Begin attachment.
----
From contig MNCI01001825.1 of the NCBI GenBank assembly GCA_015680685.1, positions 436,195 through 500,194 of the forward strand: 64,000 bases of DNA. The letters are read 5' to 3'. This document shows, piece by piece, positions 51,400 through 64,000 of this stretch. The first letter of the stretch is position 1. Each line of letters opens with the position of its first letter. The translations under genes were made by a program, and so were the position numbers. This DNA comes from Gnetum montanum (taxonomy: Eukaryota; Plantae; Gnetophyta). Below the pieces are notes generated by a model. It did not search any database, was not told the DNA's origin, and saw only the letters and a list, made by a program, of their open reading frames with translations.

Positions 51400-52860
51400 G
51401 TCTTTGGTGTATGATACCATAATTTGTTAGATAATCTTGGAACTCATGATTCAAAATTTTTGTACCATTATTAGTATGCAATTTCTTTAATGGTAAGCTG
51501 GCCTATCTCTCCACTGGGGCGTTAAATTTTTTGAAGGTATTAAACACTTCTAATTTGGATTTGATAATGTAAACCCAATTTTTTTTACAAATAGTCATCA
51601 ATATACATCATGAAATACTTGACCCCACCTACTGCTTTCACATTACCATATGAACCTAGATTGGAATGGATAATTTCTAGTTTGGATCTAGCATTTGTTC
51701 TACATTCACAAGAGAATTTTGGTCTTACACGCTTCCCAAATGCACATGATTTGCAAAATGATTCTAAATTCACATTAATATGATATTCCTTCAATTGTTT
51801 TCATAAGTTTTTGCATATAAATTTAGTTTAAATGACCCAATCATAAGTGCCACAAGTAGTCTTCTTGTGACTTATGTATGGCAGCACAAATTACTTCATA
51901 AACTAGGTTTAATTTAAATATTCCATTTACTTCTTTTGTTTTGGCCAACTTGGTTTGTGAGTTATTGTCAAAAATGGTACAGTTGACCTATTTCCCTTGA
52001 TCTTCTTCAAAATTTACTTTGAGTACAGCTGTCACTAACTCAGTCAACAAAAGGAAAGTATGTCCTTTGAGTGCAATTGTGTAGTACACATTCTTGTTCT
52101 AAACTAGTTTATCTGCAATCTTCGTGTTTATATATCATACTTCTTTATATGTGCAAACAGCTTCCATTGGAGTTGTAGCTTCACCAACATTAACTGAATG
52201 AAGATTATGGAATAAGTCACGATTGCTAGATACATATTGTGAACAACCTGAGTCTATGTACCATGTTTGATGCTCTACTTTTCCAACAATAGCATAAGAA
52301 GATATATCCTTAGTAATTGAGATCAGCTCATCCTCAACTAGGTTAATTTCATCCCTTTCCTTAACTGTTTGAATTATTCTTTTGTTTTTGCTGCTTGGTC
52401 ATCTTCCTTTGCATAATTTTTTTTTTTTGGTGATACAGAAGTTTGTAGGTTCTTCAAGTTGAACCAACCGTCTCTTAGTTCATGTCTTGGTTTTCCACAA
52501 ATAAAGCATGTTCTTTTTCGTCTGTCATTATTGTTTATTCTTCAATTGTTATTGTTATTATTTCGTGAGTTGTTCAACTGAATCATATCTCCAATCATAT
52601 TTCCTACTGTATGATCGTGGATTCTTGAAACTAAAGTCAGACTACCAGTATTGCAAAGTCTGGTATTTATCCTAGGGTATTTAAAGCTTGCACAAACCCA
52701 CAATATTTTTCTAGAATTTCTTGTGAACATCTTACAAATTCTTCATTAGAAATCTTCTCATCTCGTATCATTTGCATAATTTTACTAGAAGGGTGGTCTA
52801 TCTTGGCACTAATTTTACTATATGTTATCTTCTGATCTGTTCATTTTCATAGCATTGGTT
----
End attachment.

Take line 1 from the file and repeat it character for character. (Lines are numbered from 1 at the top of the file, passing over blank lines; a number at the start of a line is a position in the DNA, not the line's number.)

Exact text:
From contig MNCI01001825.1 of the NCBI GenBank assembly GCA_015680685.1, positions 436,195 through 500,194 of the forward strand: 64,000 bases of DNA. The letters are read 5' to 3'. This document shows, piece by piece, positions 51,400 through 64,000 of this stretch. The first letter of the stretch is position 1. Each line of letters opens with the position of its first letter. The translations under genes were made by a program, and so were the position numbers. This DNA comes from Gnetum montanum (taxonomy: Eukaryota; Plantae; Gnetophyta). Below the pieces are notes generated by a model. It did not search any database, was not told the DNA's origin, and saw only the letters and a list, made by a program, of their open reading frames with translations.